Brain Scan May Predict Patient Response to Antipsychotic Meds

A brain scan may be able to predict how a patient with psychosis will respond to antipsychotic drug treatment, according to a new study by researchers at the Feinstein Institute for Medical Research in New York.

Symptoms of psychotic disorders, such as schizophrenia and bipolar disorder, include delusions, hallucinations, and disorganized thoughts and behavior. Psychotic disorders are estimated to occur in up to three percent of the population and are a leading cause of disability worldwide.

People with psychotic episodes typically are treated with antipsychotic drugs, but this treatment is given without guidance from lab tests or brain scans, such as functional magnetic resonance imaging or functional MRI (fMRI).

While choosing medication for a person with psychosis, doctors therefore must rely on a “trial-and-error” approach, without truly knowing if a patient will respond well to a particular drug. This lack of knowledge places a large burden on not only the patients and their families, but also healthcare professionals and healthcare systems.

For the study, researchers looked at the fMRI brain scans of patients suffering from their first episode of schizophrenia. The scans were taken prior to drug treatment.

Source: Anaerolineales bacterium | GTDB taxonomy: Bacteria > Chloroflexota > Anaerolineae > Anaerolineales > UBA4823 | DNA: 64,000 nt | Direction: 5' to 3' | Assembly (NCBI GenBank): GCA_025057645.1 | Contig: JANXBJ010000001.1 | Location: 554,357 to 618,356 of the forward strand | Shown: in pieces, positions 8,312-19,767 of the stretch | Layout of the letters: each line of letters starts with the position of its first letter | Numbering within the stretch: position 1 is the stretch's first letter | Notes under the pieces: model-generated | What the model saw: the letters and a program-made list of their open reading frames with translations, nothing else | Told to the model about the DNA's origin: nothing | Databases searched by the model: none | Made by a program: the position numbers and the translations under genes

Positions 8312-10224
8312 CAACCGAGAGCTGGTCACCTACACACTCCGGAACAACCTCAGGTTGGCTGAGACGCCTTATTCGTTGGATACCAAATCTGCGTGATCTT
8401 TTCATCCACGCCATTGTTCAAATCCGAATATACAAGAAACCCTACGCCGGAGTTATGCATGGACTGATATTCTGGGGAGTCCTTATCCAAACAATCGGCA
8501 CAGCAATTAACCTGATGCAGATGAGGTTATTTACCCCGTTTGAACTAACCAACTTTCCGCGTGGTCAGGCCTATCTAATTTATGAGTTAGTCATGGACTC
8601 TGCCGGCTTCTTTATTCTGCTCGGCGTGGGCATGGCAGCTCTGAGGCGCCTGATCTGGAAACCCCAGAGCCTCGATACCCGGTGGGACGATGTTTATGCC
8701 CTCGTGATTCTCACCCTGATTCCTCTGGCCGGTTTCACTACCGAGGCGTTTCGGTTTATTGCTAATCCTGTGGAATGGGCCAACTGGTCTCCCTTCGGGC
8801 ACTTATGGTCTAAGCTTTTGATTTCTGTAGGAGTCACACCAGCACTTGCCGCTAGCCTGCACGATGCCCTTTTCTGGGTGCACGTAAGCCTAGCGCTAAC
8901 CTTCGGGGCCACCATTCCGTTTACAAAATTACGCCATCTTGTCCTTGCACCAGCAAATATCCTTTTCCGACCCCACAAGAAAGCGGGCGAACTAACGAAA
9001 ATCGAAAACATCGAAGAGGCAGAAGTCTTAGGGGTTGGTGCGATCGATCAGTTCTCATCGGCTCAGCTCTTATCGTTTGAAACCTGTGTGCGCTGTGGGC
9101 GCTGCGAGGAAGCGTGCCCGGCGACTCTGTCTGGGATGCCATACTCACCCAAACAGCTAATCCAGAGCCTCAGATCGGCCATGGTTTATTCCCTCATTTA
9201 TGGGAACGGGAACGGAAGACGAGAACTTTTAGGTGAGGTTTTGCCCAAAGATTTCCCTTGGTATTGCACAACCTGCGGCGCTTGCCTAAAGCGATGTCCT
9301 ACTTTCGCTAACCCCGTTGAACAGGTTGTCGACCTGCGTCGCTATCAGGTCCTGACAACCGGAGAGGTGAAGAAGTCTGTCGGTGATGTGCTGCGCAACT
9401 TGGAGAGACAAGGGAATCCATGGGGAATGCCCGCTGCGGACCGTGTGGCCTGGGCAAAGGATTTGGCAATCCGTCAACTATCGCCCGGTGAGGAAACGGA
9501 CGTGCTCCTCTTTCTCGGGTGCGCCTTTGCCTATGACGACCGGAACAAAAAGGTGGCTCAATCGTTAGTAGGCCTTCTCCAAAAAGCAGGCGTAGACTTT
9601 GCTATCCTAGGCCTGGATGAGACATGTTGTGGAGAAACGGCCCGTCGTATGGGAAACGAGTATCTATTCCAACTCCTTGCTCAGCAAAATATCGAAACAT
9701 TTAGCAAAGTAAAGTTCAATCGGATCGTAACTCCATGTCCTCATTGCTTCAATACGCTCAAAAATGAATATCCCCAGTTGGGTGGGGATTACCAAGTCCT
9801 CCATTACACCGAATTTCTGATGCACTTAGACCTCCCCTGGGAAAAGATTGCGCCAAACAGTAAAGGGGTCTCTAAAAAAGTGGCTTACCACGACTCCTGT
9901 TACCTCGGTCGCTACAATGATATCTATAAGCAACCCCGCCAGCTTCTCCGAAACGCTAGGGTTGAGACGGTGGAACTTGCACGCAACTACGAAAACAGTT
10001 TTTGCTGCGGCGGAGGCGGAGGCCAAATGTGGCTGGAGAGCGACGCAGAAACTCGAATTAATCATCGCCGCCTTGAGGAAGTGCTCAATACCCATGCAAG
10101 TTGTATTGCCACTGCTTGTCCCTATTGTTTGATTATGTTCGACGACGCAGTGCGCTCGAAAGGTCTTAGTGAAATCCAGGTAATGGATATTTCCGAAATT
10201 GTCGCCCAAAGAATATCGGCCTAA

The researchers looked for connectivity patterns in a region of the brain known as the striatum, which tends to be atypical in patients suffering from psychotic disorders. They used this information to create an index that was able to predict with strong accuracy if psychotic symptoms were decreased in the study patients.

What’s even more significant is that the researchers applied this index to confirm their results in a separate group of patients with more chronic illness — those who were hospitalized for psychotic symptoms. They found that treatment outcome could be predicted in the replication group as well.

“This study is the first to report a predictive fMRI-derived measure validated in an independent study group of patients treated with antipsychotics,” said Deepak Sarpal, M.D., a lead author of the study.

“The results we found from this study open the door for contemporary ‘precision medicine’ approaches to psychiatry, and more specifically, the use of fMRI scans as important players in the treatment of psychiatric disorders.”

Other researchers involved in the study included Anil Malhotra, M.D., director of psychiatry research at Zucker Hillside Hospital and investigator at the Feinstein Institute, and Todd Lencz, Ph.D., associate investigator at the Zucker Hillside Hospital and the Feinstein Institute.

Their findings are published online in the latest issue of The American Journal of Psychiatry.

Source: North Shore-Long Island Jewish (LIJ) Health System

MRI of the brain photo by shutterstock.